How Much To Tip Your Hairdresser for a Cut, Trim, or Color

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IDK about you, but it feels like every time I’m getting ready to leave the salon after a hair cut or color appointment, panic and confusion sets in. I start to ask myself: How much should I tip my hairdresser? How much should I tip my colorist? Do I tip the salon owner? What about the person who did my shampoo? Did I bring cash? Help!

If you also ask yourself those questions when you’re wrapping up at the hair salon, you’re in the right place. To clear things up once and for all, I turned to Leigh Hardges, stylist at Maxine Salon in Chicago, for a hairstylist’s perspective on how much to tip hairdressers.

Ahead, the ultimate guide to hair salon gratuity and tipping etiquette, whether you’re getting a whole head of highlights, a bang trim, or any other type of hair service. Read it before your next appointment I promise you won’t be sweating it out and trying to figure out the math at checkout.

Why do we tip hairdressers?

Think about it—your hairstylist does sooo much more for you than just cut, color, or style your hair. They go out of their way to make you comfortable, sanitize the station (something that’s especially impt at the hair salon during COVID), maybe even offer you a water or coffee, and depending on how long the service lasts, your small talk could turn into a full-on therapy session. Tipping your hairdresser is a way to show how much you appreciate their services but also the relationship and their time. And who knows, it might even make your stylist more willing to work with you if you ever need a hair favor down the road.

Similar to servers and workers in the restaurant industry, a lot of stylists and colorists make the majority of their living off of tips and not a low hourly wage, so it’s important to keep that in mind when booking your appointment.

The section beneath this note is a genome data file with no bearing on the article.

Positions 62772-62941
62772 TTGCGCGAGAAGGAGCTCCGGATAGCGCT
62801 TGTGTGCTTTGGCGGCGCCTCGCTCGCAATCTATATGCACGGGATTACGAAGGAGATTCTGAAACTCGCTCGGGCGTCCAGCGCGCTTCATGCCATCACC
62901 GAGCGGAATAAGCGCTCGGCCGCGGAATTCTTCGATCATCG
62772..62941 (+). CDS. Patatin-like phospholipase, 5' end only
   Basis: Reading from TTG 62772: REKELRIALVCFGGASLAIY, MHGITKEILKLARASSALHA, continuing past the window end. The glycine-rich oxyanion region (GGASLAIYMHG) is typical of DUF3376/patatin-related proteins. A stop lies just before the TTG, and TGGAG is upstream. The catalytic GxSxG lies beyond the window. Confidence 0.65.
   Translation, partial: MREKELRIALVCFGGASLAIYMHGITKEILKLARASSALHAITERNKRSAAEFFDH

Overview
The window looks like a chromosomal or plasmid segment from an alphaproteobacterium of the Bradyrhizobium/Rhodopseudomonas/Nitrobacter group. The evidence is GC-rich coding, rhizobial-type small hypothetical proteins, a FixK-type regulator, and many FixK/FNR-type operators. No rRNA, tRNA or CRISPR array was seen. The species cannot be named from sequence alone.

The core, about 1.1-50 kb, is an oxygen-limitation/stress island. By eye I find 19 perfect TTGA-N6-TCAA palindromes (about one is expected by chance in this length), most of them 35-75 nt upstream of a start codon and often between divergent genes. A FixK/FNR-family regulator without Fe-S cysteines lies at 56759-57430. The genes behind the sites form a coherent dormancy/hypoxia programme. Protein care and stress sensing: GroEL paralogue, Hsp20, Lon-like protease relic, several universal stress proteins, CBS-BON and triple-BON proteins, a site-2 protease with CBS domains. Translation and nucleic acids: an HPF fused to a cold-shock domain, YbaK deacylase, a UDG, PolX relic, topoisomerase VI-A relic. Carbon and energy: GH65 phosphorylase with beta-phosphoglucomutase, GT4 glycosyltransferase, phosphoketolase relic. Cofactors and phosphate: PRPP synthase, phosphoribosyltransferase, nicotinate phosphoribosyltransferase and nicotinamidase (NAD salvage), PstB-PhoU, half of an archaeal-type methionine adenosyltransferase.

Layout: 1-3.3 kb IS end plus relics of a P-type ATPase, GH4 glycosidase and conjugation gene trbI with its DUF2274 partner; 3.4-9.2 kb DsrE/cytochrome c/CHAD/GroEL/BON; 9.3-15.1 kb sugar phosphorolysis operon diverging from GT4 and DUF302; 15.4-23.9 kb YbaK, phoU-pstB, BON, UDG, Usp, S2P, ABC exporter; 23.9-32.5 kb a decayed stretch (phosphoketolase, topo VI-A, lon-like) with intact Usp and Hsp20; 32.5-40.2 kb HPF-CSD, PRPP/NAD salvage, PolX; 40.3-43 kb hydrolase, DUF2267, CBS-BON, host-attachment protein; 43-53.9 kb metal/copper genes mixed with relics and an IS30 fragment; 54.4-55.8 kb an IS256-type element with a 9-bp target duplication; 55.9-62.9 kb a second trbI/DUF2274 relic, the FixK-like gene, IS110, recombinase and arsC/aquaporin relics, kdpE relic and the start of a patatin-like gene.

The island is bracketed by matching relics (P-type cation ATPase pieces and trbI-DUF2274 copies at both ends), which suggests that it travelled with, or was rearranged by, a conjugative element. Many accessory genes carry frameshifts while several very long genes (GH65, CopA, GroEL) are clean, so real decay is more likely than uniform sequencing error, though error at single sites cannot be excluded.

How much do you tip for a haircut or hair color service?

First things first: Tips are 100 percent up to your own discretion. While tips are absolutely encouraged, they aren’t exactly mandatory. That said, Hardges says that the general rule of thumb when it comes to tipping your hairdresser is at least 20 percent if you’re pleased with all aspects of your service—whether you got a major haircut, a basic trim, or a blowout.

That means if your haircut cost $60, your tip should probably be $12 or more. If your hair color service is $100? A $20 tip is standard. And remember: Salon assistants (rather than your actual hairstylist) usually shampoo and condition your hair and/or apply your gloss or glaze, so ask the receptionist how tips are divided to make sure the assistants are getting a cut. If they’re not, Hardges says it’s common to tip them $5 to $10, depending on your service.

When it comes to hair color, though, it’s always nice to keep in mind how many hours you spent at the salon. Hardges says, generally, salons will charge accordingly if it’s a longer service, so the 20 percent rule should suffice. But IMO, if your hairstylist is spending more than three hours adding highlights, bleaching your strands, or dyeing your hair, you should consider tipping closer to 22 or 25 percent—especially if you love the end result.